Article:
Bystanders to a Public Health Crisis

How to Cite

Cronin, K. (2024). Bystanders to a Public Health Crisis: The Failures of the U.S. Multi-Agency Regulatory Approach to Food Safety in the Face of Persistent Organic Pollutants. Columbia Journal of Environmental Law, 49(2), 291–356.


Per- and polyfluoroalkyl substances (PFAS) are devastating our food systems and our health. Due to widespread use, these synthetic, long-lasting chemicals, are omnipresent at dangerous levels in our envi-ronment and our homes. Recent studies link even small exposure to PFAS to a host of adverse health outcomes, including cancer, autoim-mune diseases, thyroid disease, liver damage, childhood obesity, infer-tility, and birth defects.

Food consumption is a primary route of PFAS exposure. PFAS mi-grate from water, soil, fertilizers, pesticides, and compost into virtually every plant, fish, animal, and animal product, and ultimately (in the greatest concentration) into the consumer. In addition, food pro-cessing equipment, disposable dishes, and containers leach dangerous levels of these chemicals into processed food products, further infusing our every meal with PFAS. Consequently, it is no surprise everything from chocolate cake and microwave popcorn to free range eggs, wildcaught fish, organic milk, and organic kale can harbor staggering quantities of these toxic substances.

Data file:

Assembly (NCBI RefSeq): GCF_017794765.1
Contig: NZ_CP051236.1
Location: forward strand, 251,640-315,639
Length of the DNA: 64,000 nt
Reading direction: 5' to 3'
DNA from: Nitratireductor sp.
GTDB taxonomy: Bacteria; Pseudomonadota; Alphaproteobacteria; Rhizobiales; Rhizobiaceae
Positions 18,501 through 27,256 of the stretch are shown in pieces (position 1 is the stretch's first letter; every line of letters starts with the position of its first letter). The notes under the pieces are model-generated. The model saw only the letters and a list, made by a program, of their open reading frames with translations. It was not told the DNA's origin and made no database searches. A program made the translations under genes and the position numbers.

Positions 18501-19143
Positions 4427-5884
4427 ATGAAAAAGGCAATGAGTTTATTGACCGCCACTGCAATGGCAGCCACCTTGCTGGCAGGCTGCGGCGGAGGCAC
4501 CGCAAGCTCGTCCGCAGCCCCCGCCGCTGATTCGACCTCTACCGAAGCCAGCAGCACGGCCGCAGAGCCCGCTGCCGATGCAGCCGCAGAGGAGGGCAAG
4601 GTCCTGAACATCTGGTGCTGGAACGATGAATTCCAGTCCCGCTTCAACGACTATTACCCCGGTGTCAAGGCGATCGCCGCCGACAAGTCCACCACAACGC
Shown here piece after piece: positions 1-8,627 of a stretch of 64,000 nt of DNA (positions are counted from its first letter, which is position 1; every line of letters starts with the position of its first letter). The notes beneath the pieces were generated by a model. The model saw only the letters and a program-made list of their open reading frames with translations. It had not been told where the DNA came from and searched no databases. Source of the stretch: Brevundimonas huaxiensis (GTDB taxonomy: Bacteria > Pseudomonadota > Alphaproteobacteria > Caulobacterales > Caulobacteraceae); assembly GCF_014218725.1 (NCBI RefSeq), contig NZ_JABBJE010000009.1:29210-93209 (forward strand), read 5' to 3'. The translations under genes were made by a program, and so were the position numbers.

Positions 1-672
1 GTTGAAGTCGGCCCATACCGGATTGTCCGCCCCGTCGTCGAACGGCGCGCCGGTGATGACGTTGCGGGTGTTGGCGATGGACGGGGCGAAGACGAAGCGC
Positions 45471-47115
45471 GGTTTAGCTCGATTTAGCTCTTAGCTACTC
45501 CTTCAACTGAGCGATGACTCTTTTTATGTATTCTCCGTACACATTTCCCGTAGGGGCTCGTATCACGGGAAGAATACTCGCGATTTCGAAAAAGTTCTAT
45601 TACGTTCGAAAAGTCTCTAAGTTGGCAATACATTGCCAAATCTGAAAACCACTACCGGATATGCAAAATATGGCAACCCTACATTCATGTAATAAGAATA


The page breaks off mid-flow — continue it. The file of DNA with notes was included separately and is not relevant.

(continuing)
Despite the widespread presence of these substances and strong sci-entific evidence of their harmful impact on humans, federal regulation of PFAS in food is currently nonexistent. At least fifteen agencies have a mandate to ensure the safety of our food. More is not always better. In the case of regulatory agencies, it can lead to fragmented demand for attention, diffusion of responsibilities, and bureaucratic bystander apathy. This story has played out time and again with other toxic con-taminants like polychlorinated biphenyls (PCBs) and pesticides and is playing out yet again with PFAS. Despite our country’s devastating experience with past contaminants and the unprecedented scientific progress of our time, the federal response to new food safety threats has only become more sluggish and inadequate.

This article lays a pathway for change, taking the issue of PFAS food contamination as a case study for the broader dysfunction in the food safety regulatory system. Part II reviews the history of federal food regulation and explores the role that each federal actor in the field plays in ensuring the safety of the food supply. Part III provides back-ground on the chemical and toxicological profile of PFAS and their widespread presence in the environment in general and the food sup-ply in particular. Part IV examines possible approaches to more effec-tive regulation of environmental contaminants in food and proposes a readily available but currently overlooked mechanism for combatting the current public health crisis of PFAS in food. Lastly, Part V cata-logues the expected benefits of the solution and addresses anticipated skepticism. It concludes that the proposed approach can effectively protect consumers from PFAS in food today, while simultaneously gar-nering much needed data to usher in a more permanent solution in the future.
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Copyright (c) 2024 Katya S. Cronin